首先出现的是Charlie Brooker，他描述着自己最棒的游戏是如何改变世界。然后是“Indie Game: The Movie”，这是一些不同的人都推荐我去看的内容。
尽管我很高兴看到Jeff Minter在电视上讨论游戏，我也发现Brooker剩下的节目内容有点无聊。这可能只是我个人的想法，但是对此我真正有热情的是关于游戏如何出现在这个世界上。像The Yak等创造者都是我的英雄。我是在1983年阅读《Personal Computer Games》时知道他的，并因此激励着我开始创造游戏谋生。所以如果我将推出一个谈论优秀电子游戏的节目，他必然会出现在我的列表上。
我想要听听硬件创造者的日常工作生活：即来自Sinclair Research，Acornsoft，Dragon Data以及Konix MultiSystem团队的人。
我想要听听英国软件公司成员一天的生活：Ocean Software，Ultimate，Gremlin Graphics，Alligata，US Gold，Quicksilva，Psygnosis以及Sensible Software等等—-即包括在业务方面以及编码装备。David Ward, Chris and Tim Stamper, Ian Stewart, David Palmer, Geoff Brown, Rod Cousens, Ian Hetherington或Jon Hare都在哪里呢？
程序员又在哪呢？除了Minter和David Braben，还有Tony Crowther, Archer Maclean, the Pickford Brothers, David Darling or Philip and Andrew Oliver, Geoff Crammond等等。
我也想要听听有关新闻界的故事，包括早期的《EMAP’s Computer and Video Games》以及《Newsfield’s CRASH》和《ZZap!64》。我很困惑会在这一节目中看到Gary Whitta，他是如今一个成功的编剧家。但为什么不是Gary Penn, or Steve Jarratt, Paul Davies, Richard Leadbetter or Joao Sanches？所有的这些人才是真正在写有关游戏世界的出色作家。
直到今天，英国仍是游戏不可分割的一部分，即伴随着一些分散在各个城市的创造性小团队并致力于为PlayStation 4以及Raspberry Pi等平台创造游戏，所以我也想听听有关这些人的故事。
How games still don’t really get on TV
By Alex Ward
Like everyone else, I sat and watched Channel 4’s evening of television devoted to our industry at the start of December.
First up was Charlie Brooker detailing his top pick of games which changed the world. Then Indie Game: The Movie, something I’d been told to watch by a few different people since it came out online.
While I was pleased to see Jeff Minter on TV discussing gaming, I did find the rest of Brooker’s show a bit annoying. Maybe it’s just me, but one thing I’m really passionate about is hearing about how games arrive into this world. Creators like The Yak are my heroes. It was reading about him in Personal Computer Games back in 1983 that inspired me to want to make games for a living. So, if I had to put out a programme talking about great video games, he’d definitely be on my list.
What I didn’t understand was why it needed to feature so many comedians and television presenters talking about games. It doesn’t seem to happen on a programme about, say, the history of Motown, or, as I watched recently, the history and use of music in Hollywood. Those TV shows naturally feature the talented people who actually did the work: the writers, the composers and the musicians.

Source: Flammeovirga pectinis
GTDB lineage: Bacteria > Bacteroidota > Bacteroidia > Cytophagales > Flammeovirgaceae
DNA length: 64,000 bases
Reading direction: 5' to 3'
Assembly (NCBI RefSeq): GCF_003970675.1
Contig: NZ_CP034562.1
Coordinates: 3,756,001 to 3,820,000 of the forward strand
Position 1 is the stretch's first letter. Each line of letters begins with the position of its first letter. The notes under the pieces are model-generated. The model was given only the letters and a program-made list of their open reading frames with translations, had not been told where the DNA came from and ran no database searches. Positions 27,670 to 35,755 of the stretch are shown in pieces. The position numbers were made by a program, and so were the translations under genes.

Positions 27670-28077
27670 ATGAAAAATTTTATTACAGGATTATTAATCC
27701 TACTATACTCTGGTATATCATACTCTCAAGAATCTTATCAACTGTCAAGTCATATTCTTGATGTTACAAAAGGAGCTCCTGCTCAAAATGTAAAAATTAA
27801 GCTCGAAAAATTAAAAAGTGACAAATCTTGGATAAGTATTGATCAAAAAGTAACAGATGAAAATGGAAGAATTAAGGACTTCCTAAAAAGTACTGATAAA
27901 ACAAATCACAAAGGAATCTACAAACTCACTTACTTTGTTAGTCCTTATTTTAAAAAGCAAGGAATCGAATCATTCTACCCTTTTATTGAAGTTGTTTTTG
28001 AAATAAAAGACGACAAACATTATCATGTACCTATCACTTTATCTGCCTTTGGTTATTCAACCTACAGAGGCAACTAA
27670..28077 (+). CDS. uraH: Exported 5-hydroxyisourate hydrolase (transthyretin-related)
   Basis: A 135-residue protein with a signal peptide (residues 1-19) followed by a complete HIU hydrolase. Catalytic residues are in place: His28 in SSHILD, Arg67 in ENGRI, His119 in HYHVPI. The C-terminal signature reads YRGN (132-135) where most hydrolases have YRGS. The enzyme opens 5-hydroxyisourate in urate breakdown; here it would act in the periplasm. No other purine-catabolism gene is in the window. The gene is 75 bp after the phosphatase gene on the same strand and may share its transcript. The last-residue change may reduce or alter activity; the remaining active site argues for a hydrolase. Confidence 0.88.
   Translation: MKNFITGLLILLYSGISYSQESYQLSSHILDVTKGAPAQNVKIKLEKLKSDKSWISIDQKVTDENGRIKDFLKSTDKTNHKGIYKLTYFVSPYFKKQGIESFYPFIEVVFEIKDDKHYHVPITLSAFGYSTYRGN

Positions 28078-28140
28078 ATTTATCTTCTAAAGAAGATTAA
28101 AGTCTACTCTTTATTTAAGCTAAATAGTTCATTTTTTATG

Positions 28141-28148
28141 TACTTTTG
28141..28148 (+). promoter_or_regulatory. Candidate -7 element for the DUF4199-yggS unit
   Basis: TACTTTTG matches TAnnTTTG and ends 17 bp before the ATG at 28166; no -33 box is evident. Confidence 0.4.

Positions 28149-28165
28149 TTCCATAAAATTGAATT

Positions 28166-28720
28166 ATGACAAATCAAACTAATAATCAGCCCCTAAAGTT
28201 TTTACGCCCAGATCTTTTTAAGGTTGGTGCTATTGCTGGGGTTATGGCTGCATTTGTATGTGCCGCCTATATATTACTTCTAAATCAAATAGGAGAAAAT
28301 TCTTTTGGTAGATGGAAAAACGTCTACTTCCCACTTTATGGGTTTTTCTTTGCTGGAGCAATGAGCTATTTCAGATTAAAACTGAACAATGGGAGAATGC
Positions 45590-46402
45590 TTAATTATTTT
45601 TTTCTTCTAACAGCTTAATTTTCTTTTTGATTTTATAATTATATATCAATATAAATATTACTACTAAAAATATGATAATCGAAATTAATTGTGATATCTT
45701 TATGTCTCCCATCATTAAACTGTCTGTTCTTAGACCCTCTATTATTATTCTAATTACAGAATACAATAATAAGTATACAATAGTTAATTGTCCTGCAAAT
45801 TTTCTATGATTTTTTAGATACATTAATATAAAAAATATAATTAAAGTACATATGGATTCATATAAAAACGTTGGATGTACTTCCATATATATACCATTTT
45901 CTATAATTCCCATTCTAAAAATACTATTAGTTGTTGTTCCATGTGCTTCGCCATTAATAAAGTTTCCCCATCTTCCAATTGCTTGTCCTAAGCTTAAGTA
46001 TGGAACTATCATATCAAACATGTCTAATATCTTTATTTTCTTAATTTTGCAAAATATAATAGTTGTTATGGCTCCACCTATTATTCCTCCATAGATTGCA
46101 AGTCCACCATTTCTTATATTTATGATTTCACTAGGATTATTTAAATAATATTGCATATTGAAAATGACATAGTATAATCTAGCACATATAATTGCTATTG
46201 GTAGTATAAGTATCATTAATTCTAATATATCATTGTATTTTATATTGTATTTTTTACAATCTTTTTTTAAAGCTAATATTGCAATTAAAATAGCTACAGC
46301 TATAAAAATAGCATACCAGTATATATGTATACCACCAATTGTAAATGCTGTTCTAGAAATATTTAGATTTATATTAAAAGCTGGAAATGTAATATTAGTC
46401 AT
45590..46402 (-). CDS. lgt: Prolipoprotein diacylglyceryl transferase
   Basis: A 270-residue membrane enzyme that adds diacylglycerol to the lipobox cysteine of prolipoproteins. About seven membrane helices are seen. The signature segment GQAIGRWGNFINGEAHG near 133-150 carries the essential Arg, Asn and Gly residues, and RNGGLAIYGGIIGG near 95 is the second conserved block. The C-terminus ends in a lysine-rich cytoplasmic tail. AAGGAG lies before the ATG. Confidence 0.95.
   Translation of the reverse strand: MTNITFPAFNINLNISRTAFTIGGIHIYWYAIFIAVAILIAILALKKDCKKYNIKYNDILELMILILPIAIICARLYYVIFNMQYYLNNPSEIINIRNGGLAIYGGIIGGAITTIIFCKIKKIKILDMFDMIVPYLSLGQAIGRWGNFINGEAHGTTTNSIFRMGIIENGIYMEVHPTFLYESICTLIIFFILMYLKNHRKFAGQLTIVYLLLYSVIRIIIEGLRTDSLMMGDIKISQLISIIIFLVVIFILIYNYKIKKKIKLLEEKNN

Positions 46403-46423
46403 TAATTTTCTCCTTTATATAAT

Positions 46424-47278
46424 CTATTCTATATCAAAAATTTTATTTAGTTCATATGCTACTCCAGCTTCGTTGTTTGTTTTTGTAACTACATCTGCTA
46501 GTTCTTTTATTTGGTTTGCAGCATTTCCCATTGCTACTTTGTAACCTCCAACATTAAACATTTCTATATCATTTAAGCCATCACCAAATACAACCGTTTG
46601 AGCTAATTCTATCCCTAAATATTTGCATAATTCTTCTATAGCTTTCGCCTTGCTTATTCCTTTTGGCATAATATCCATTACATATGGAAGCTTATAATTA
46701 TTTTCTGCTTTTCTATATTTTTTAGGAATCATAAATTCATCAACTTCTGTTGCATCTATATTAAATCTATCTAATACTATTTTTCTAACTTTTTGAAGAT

But when it comes to gaming, we got a load of comedians saying that they, too, had a ZX Spectrum once. It didn’t really tell me anything, and I don’t see this happening elsewhere when television covers other creative topics.
The UK has played an incredibly key part in the growth of gaming globally, and I believe this distinctly English tale needs to be told. There’s more to gaming than Mario, Lara Croft, GTA and Call of Duty. But those seem be the only ones that go on TV. Or maybe those are the only ones that supply quality game footage in time? I would love to watch a programme that told the story of the UK industry.
I want to hear the hardware makers of their day reflect on their work: the guys from Sinclair Research, Acornsoft, Dragon Data, and maybe even the Konix MultiSystem team.
I want to hear the stories from the British software houses of the day: Ocean Software, Ultimate, Gremlin Graphics, Alligata, US Gold, Quicksilva, Psygnosis, and Sensible Software – from both the business side and the coding outfits that gave them games. Where were David Ward, Chris and Tim Stamper, Ian Stewart, David Palmer, Geoff Brown, Rod Cousens, Ian Hetherington or Jon Hare?
Where were the coders? Along with Minter and David Braben, there is also Tony Crowther, Archer Maclean, the Pickford Brothers, David Darling or Philip and Andrew Oliver, Geoff Crammond and more.
BEYOND THE HEADLINES
I want to hear from the press too, from the early days of EMAP’s Computer and Video Games to the rise of Newsfield’s CRASH and ZZap!64. I was puzzled to see Gary Whitta on that programme, who is a successful screenwriter today. But why not Gary Penn, or Steve Jarratt, Paul Davies, Richard Leadbetter or Joao Sanches? All of which are smart writers who have something to say about the world of gaming.
All in all, I want to hear from the British talent that helped take gaming from where it was then to where it is now. Surely that would be more interesting and relevant than a few funny soundbites from the current crop of comedians. These stories need to be told so that more people can learn and understand about the industry.
And today, the UK is still an integral part of gaming with innovative small teams scattered around the country making titles for everything from the PlayStation 4 to the Raspberry Pi, so I’d love to see and hear from these guys too.
When I grew up in the 1980s (although to be honest, I don’t think I’ll ever be a grown-up) computers and computer games were on TV a lot more.
From Making the Most of the Micro and Tomorrow’s World to GamesMaster and Bad Influence, you’d be able to get excited about something new and think about what will be possible in the future.
That’s what we need to do: inspire the next generation. And television is a great way to do that. It’s just a shame that it isn’t covered in any great detail.(source:develop-online)